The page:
Are you tight on space in the kitchen but would like a dishwasher? Hotpoint’s super-svelte SIUF32120X is just 45cm wide but has the capacity for 10 place settings, and boasts A++ eco-chops. Part of Hotpoint’s premium Ultima series it has nine programmes, a 25-minute quick wash and a digital display.
With a price tag approaching £400 it’s not cheap, but this dishwasher is well thought out, delivers solid washing and drying performance, and completes a full load using less than a bowl full of water. The stainless finish is lush, but opting for the white model will save you £50, making it quite bargain too.
Slimline dishwashers tend towards basic basket layouts and limited storage features. Not so the Hotpoint SIUF32120X. This tiny machine has a deep lower basket with one set of fixed plate tines and another set that fold flat to accommodate pots and pans. There is a pop out support arm for odd sized items such as baking trays and the basket runs smoothly on 8 individual wheels. The cutlery basket is basic however and limited to where it can be placed.
The top rack runs equally smoothly and offers over 4cm of height adjustment either side to accommodate larger pans below or taller item at the top. Some machines do allow you to tilt just one side to mix ‘n match storage, but set like this the Hotpoint’s top basket catches the rubber door seal. Around the perimeter of the top basket are four individual glass/cup racks that can be folded up out of the way to create a larger space. There are no tines at the top though and the shaped wire of the basket does little to hold small plates securely. This area is best for cups, glasses and bowls then.
The salt fill opening and supplied funnel are the usual challenge in the middle of the floor of the compartment and beside that is the filter. This simply pinches to remove. On the inside of the door the rinse aid compartment is a traditional covered porthole but the detergent tray does step up a notch. This offers two areas, one for the main wash powder or tab, and a smaller area for pre-wash detergent.
Programme selection uses a single ‘P’ button that scrolls through all nine programmes in order, ensuring you will need to go around at least twice before you remember to stop at the right number. Then chose any of the half load, multi-function tabs or delay start options and press start/pause. As you can guess by the name, this button allows you to pause the wash to add items that got left behind.
The release handle and door feel fairly chunky and clunky, although the door balance as you lower it is reasonably good. While the grey plastic fascia looks a bit cheap in our eyes, the quality of the stainless-steel finish on the door is excellent. It is smooth, glossy and highly fingerprint resistant, with a classy black Hotpoint badge.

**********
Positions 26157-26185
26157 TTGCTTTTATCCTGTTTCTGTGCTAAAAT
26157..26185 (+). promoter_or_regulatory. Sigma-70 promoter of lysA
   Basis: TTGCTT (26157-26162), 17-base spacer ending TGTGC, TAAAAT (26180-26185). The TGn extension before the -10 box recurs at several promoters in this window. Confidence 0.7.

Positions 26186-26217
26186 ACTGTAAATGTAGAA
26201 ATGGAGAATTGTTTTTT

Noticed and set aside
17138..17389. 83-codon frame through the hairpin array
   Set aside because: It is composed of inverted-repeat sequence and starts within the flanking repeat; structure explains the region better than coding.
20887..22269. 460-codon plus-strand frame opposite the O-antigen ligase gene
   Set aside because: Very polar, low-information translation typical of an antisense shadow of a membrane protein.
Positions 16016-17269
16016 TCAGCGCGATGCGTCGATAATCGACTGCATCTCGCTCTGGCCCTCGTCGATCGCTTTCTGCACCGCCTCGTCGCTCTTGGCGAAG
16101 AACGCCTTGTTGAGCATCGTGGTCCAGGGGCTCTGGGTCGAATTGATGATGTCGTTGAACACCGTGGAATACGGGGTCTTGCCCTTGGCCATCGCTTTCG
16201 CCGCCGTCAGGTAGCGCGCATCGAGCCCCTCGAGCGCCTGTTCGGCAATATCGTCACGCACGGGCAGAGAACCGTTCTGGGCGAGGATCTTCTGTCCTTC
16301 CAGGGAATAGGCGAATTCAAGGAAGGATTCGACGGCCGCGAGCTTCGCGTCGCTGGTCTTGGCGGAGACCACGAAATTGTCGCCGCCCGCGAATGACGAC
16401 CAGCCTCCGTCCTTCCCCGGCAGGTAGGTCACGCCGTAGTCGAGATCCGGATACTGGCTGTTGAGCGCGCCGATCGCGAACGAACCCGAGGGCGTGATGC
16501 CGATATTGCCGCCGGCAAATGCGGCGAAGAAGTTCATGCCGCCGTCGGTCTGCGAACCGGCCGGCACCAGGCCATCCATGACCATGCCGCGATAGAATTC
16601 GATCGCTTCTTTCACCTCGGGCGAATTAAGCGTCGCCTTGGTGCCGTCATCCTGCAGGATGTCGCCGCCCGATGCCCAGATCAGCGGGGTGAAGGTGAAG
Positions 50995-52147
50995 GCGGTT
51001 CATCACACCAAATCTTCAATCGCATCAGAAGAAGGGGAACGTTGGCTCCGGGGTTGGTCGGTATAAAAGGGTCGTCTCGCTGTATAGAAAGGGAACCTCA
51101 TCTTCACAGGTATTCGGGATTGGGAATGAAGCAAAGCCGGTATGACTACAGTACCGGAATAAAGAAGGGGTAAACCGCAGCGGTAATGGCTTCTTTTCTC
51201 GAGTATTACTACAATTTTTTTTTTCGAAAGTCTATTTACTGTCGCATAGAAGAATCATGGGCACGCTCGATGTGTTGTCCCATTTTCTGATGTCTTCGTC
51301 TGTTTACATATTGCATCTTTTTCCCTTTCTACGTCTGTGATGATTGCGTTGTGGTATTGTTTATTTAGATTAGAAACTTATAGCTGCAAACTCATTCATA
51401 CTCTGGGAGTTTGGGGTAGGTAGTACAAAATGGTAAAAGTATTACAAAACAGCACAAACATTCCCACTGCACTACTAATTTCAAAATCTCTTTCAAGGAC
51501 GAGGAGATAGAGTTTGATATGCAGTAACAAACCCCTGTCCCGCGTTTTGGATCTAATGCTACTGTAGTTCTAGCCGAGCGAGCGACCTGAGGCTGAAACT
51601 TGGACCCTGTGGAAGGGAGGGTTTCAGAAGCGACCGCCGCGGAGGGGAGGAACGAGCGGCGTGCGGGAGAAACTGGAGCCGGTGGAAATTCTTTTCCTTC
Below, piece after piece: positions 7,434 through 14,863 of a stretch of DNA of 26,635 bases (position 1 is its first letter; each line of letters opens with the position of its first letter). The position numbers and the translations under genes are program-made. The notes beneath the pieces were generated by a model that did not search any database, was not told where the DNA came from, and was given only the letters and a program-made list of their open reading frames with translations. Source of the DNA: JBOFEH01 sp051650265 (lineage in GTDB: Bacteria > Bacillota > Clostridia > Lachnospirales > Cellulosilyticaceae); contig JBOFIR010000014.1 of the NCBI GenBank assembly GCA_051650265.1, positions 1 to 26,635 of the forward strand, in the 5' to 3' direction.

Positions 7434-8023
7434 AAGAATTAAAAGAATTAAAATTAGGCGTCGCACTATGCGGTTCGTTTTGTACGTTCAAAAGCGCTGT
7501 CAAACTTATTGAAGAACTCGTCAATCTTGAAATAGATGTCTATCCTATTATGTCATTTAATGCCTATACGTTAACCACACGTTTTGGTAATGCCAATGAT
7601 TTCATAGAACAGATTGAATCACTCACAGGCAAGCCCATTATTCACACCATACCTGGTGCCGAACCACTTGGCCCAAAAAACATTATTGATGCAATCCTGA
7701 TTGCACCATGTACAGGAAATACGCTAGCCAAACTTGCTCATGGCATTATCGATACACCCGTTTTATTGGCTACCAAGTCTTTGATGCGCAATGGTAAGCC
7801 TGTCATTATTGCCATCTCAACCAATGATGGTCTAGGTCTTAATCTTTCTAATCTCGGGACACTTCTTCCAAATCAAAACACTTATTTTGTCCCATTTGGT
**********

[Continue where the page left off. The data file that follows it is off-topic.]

This slimline Hotpoint is a 9-programme model. In number one spot is the Eco programme on which the energy label results are based. It promises to use under 10litres of water and cost around 12p per wash in electricity. The down side is that, like all super-eco dishwasher programmes, it’s not exactly speedy. This is a three-hour programme.
Two Automatic cycles use water turbidity (dirtiness) sensors and adjust washing time to suit. The Normal is for the likes of tableware and dishes, while the Intensive programme is ideal for pots and pans. This programme also utilises Hotpoint’s pre-wash detergent compartment to give dirty items an early pre-clean. As the turbidity sensor is involved the run time of these cycles is a variable feast.
A Delicate programme is aimed at your finest crockery. As it runs at a lower temperature it can also be used for dishwasher-safe plastic items like water bottles, tubs and sandwich boxes. If you want a quick and dirty wash, well a quick and clean wash in fact, the Express 25 is a 25-minute cycle. This replicates traditional hand-washing as there is no drying phase. It’s very efficient on electricity but you will need to get the tea towels out.
It would be easy to think the Good Night programme was a super-silent wash, but not so. This programme is designed to ensure the absolute cleanest of washes and the driest of finishes by running extra-long wash and dry phases. It takes 3hours and 30minutes but promises the best cleaning performance when you have got time to sleep through it.
A 10-minute pre-wash programme labelled ‘Soak’ could be a boon at dinner parties. It gives plates a very quick sloshing without detergent, allowing you to quickly rinse plates for the next course. The list is complete with two programmes at either end of the dishwashing spectrum – a Short Time quick wash for when you are, er, short of time and an Ultra Intensive cycle for heavily spoiled pots and pans, and dried on food.
Programme options include a half load setting where you can specify whether the load is in the upper or lower basket, a tabs button for optimising 3-in-1 multifunction tablets and a delay start option from 1 to 24 hours.